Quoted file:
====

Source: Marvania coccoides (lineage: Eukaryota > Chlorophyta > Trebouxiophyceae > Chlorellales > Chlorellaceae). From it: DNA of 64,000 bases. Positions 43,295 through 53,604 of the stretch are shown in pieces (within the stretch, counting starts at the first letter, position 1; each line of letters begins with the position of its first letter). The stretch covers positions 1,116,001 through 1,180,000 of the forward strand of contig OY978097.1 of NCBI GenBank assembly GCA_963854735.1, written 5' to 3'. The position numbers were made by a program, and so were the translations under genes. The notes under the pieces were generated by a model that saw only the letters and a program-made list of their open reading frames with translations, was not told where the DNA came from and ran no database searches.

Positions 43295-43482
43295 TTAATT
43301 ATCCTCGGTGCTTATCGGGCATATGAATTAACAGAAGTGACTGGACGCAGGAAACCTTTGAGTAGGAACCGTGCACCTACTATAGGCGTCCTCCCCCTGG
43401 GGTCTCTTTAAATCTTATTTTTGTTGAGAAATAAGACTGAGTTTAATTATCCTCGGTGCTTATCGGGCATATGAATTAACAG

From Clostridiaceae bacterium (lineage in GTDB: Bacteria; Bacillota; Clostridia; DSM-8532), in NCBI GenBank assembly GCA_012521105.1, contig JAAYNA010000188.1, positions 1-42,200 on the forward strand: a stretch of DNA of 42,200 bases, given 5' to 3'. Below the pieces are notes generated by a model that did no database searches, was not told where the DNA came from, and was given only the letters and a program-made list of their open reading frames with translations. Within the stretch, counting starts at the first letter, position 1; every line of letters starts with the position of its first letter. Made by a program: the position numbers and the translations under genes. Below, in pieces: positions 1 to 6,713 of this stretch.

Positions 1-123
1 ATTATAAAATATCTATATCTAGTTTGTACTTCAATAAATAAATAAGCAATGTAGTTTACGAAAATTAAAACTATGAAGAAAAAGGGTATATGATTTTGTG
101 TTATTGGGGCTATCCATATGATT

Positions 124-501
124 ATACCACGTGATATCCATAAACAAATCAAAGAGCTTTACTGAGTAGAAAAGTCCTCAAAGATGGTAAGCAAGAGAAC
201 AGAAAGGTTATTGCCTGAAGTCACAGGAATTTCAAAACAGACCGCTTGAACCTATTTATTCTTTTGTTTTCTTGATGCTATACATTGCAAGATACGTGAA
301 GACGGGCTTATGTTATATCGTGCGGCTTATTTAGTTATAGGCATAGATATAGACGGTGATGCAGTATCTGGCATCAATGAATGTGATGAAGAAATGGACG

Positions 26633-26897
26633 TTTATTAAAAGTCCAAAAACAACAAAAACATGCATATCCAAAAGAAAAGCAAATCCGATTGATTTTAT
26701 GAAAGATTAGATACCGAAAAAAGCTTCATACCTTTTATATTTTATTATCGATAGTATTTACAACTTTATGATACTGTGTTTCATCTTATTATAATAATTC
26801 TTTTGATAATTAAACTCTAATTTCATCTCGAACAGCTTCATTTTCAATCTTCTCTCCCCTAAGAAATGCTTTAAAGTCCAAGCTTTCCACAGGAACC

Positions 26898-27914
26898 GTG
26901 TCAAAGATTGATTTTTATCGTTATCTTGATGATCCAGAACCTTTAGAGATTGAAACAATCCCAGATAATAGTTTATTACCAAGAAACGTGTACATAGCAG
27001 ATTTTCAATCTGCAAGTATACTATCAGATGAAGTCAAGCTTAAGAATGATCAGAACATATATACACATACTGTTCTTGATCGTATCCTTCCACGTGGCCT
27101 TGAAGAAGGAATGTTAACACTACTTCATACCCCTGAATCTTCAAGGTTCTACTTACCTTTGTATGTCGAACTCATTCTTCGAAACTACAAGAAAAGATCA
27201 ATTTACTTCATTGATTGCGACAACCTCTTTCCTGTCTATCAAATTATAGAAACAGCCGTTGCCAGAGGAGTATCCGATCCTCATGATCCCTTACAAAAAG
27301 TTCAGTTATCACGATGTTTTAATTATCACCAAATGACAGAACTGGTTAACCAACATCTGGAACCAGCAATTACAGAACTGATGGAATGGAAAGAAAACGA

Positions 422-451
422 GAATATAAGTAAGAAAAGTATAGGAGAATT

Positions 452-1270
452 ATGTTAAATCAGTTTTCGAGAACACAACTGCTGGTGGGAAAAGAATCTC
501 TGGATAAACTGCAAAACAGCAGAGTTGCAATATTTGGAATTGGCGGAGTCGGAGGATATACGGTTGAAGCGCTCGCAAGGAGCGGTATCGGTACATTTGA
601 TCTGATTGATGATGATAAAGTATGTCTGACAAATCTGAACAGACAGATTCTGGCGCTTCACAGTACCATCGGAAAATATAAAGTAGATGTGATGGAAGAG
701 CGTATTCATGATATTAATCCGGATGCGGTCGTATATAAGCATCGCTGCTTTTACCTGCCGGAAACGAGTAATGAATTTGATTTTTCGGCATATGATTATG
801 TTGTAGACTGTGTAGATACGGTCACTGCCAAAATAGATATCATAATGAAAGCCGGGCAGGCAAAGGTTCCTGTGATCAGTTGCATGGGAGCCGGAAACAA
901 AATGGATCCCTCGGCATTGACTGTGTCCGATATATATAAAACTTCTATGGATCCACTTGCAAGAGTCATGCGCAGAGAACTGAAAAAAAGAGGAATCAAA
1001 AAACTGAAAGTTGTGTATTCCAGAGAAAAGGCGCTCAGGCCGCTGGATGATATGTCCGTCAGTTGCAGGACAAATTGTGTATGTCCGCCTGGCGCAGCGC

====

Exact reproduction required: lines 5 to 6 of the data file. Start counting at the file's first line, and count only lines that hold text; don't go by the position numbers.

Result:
43401 GGTCTCTTTAAATCTTATTTTTGTTGAGAAATAAGACTGAGTTTAATTATCCTCGGTGCTTATCGGGCATATGAATTAACAG

From Clostridiaceae bacterium (lineage in GTDB: Bacteria; Bacillota; Clostridia; DSM-8532), in NCBI GenBank assembly GCA_012521105.1, contig JAAYNA010000188.1, positions 1-42,200 on the forward strand: a stretch of DNA of 42,200 bases, given 5' to 3'. Below the pieces are notes generated by a model that did no database searches, was not told where the DNA came from, and was given only the letters and a program-made list of their open reading frames with translations. Within the stretch, counting starts at the first letter, position 1; every line of letters starts with the position of its first letter. Made by a program: the position numbers and the translations under genes. Below, in pieces: positions 1 to 6,713 of this stretch.